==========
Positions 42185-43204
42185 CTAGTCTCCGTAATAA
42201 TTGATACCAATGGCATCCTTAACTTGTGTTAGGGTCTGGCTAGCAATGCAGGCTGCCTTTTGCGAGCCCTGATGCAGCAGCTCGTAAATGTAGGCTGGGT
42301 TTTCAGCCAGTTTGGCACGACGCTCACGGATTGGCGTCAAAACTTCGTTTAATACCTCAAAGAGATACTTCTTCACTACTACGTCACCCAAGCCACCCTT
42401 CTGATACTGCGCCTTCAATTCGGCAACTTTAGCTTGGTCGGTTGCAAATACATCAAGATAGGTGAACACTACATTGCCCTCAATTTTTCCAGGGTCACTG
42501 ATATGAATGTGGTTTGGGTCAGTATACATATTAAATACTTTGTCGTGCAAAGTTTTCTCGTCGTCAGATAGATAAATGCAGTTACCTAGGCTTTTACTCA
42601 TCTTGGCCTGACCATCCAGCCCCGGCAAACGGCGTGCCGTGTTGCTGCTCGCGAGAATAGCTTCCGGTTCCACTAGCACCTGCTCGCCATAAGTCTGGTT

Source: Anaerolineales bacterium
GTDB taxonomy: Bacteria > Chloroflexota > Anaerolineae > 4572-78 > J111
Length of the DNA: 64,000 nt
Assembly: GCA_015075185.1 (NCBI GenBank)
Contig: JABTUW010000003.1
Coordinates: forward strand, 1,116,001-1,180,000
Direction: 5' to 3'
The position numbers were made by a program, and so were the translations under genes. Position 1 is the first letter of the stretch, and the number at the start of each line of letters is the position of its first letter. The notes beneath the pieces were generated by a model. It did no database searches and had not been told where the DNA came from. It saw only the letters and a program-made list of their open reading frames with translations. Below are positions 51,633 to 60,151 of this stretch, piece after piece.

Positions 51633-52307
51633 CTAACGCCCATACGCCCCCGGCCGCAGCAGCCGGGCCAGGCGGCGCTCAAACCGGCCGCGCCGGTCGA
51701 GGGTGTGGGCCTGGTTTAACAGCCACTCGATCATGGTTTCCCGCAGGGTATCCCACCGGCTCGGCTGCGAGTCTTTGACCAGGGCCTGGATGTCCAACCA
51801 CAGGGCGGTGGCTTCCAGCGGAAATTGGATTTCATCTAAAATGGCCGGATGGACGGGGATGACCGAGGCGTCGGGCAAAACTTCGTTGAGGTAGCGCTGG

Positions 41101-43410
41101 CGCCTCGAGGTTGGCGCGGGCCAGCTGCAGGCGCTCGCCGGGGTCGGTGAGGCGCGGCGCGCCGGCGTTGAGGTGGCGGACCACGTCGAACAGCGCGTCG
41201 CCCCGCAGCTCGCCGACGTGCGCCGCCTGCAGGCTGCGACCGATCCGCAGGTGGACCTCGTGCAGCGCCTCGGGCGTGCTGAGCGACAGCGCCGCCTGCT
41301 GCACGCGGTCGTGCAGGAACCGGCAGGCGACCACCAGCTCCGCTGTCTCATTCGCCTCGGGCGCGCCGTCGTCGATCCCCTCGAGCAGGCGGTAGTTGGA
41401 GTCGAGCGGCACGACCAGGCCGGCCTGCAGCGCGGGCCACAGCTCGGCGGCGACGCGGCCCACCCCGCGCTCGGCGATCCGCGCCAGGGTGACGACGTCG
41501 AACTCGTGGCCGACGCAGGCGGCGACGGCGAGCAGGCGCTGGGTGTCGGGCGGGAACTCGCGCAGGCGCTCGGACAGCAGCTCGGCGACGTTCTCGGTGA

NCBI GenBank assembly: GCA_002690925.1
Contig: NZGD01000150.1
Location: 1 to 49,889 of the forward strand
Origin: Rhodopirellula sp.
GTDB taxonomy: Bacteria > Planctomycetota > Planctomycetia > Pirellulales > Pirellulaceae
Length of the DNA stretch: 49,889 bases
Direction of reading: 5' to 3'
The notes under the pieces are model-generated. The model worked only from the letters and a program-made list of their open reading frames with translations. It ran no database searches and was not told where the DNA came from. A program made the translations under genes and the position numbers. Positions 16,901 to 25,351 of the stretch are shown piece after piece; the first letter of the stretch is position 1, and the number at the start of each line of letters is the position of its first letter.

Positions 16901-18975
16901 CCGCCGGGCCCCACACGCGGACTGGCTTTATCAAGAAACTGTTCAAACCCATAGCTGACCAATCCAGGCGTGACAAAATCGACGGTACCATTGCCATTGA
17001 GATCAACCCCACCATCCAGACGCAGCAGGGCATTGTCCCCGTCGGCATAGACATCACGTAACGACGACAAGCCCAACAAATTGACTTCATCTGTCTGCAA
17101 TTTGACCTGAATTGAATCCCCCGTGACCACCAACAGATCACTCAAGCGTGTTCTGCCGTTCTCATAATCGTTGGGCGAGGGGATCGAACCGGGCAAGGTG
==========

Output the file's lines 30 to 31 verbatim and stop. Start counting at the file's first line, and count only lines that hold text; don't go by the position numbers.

GTDB taxonomy: Bacteria > Planctomycetota > Planctomycetia > Pirellulales > Pirellulaceae
Length of the DNA stretch: 49,889 bases